As a nurse, I've always supported the ACA as a way for more Americans to get needed health care. But many people, including many nurses, view Obamacare as a government intrusion into individual lives. I can see their point of view, but I believe it's mistaken. The ACA does not allow government to interfere in our lives; it compels government to keep us as safe and healthy as possible.
For the record, the Affordable Care Act was based on "Romneycare," the market-based health insurance reform that Republican Mitt Romney put in place when he was governor of Massachusetts. The ACA, like Romneycare, prohibits insurance companies from excluding patients due to preexisting conditions, requires all individuals to buy insurance (since otherwise only the sick would sign up for coverage and the system would quickly become insolvent) and offers subsidies to middle-class and low-income families to make higher-quality coverage affordable.
Despite its Republican provenance and utilization of private insurance companies, though, the "government takeover" label stuck to the ACA. And that was intentional. In his book, Brill explains that the phrase "government takeover of health care" came from conservative pollster Frank Luntz and became a rallying cry for the enemies of the Affordable Care Act who said Obamacare would deny Americans free choice over health insurance.
"Free choice" is a tricky phrase here, because the ACA does curtail insurance choices, in that it disallows low-cost policies that don't provide anything close to real coverage of health care costs. But the only Americans who really had free choice over their health care prior to the implementation of Obamacare were those with excellent insurance or unlimited funds of their own.
Consider Brill's story of his own aortic aneurysm and how glad he was to end up at New York-Presbyterian, one of New York's flagship hospital systems. There, he was operated on by an MD with an impeccable record in the exact surgical repair Brill needed. His hospital stay offered "Mother Teresa care," and though his total bill came to $190,000, his insurance paid for the bulk of it.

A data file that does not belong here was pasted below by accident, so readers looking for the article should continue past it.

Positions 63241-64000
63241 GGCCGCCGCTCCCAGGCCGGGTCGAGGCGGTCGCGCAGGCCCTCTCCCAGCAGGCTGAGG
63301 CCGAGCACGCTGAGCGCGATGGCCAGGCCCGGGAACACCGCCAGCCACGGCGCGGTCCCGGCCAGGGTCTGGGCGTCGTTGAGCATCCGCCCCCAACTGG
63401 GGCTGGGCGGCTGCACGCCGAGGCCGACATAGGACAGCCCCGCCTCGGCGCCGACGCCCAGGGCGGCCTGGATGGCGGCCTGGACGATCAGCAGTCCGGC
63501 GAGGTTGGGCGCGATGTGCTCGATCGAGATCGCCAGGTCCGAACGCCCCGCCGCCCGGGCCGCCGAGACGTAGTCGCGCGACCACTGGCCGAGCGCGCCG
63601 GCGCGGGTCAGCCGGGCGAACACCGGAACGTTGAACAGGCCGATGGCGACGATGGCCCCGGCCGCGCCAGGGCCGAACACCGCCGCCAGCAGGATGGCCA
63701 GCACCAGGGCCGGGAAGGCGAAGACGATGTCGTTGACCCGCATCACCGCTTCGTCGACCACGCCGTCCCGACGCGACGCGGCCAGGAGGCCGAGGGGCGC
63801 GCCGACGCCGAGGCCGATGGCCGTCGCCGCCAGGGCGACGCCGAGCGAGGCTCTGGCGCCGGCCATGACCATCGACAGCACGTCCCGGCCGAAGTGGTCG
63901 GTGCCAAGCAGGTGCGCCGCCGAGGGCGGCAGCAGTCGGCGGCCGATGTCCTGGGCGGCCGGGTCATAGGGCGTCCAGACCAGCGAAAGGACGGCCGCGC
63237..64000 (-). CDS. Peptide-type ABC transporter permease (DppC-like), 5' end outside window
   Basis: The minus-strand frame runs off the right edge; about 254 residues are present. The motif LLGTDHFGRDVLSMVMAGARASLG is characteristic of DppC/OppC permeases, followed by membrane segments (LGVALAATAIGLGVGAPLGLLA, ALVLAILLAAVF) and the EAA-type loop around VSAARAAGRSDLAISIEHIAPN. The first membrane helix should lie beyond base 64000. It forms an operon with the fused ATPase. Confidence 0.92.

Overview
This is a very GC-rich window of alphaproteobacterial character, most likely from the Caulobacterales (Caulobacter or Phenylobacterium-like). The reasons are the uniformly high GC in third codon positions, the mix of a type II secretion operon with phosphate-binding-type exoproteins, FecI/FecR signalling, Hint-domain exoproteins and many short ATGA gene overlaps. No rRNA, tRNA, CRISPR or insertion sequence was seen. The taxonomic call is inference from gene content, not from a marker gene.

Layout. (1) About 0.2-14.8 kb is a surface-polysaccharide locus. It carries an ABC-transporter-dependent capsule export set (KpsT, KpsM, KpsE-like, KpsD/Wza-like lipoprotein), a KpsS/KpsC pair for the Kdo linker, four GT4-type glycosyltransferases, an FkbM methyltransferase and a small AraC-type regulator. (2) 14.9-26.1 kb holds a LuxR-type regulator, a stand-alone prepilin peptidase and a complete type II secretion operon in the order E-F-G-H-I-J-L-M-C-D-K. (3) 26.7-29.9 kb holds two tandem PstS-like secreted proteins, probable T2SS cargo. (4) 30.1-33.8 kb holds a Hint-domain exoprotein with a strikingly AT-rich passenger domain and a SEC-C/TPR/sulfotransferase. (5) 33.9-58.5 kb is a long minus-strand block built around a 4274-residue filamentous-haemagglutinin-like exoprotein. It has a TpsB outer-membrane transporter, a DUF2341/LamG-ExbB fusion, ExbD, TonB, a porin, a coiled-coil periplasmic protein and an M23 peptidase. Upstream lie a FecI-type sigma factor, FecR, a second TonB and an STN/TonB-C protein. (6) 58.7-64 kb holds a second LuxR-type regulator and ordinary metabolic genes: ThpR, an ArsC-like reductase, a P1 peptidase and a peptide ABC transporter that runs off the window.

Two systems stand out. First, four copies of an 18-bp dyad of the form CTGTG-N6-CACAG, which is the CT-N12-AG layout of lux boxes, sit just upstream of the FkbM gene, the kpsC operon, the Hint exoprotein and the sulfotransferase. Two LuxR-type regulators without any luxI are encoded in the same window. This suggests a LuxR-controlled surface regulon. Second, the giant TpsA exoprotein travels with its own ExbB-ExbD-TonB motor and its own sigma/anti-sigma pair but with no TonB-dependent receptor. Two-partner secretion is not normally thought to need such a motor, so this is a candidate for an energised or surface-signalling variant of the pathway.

Now consider Sean Recchi, who's profiled in Brill's book: A 42-year-old, non-Hodgkin lymphoma patient from Lancaster, Ohio, with health insurance that, Brill specifies, provided minimal reimbursement for health care costs.
Recchi had to pay M.D. Anderson Cancer Center in Houston $83,900 in advance in order to begin treatment there. M.D. Anderson is a great hospital and I'm sure Recchi also received Mother Teresa care, but the upfront cost was enormous and the Recchis are not rich. The treatment he received did save his life, but it was obviously not free or freely chosen; his life was at stake and he believed M.D. Anderson would save him.
Contrasting these anecdotes gets to the nub of the problem with health care: when people's lives are at stake -- as Brill's and Recchi's both were -- survival becomes much more important than cost. But cost of care can vary dramatically depending largely on whether someone has insurance and what the quality of that insurance is.
The Affordable Care Act was intended to reduce those price disparities by better standardizing what insurance covers and what it costs, making it possible for more Americans to get the health care they need. The bill is complicated and imperfect, but it has created a much fairer system of health insurance than we had before.
Brill, however, says the ACA does not go far enough in terms of controlling overall costs and improving quality. Right now, the United States pays much more for health care than any other developed country and we have worse health outcomes overall.
The Affordable Care Act regulates insurance companies, but does not limit the huge profits made by pharmaceutical companies, device manufacturers or hospital administrators. That's because the ACA would not have passed without the support of those three groups.
To corral those industries and really make American health care better, cheaper and fairer will probably require government intervention. I say that because every developed country that has some version of national health care uses government regulation to control access and set prices. Any move in that direction in the U.S., though, would bring further accusations of "socialized medicine" and stoke the "government takeover" fire.
This is why I say we're focusing on the wrong thing -- on principles instead of lives. And I came to that conclusion by thinking back to my own father. A country boy from Osceola, Missouri, with the gumption to become a philosophy professor, my dad deeply resents "Fasten Seat Belt" lights in cars. "It's the government telling me how to drive!" was his common complaint.
And he's right. But it's also true that seat belts save lives when automobiles crash, and Americans have acclimated ourselves to wearing seat belts and acknowledging their value.
Obamacare then, may not effectively control health care costs in the long term, but the part of it that has made insurance newly affordable for millions of Americans is not an attempt to control people's lives, but to save them: a seat belt for travelers on our unbelievably expensive, miracle-delivering, health care highway.
But don't take my word for it.
Rely instead on Steve Beshear, governor of Kentucky, quoted in Bitter Pill describing his state's Obamacare exchange, called Kynect: "Just have a look . . . You'll like it. It's not about me or President Obama. It's about you."
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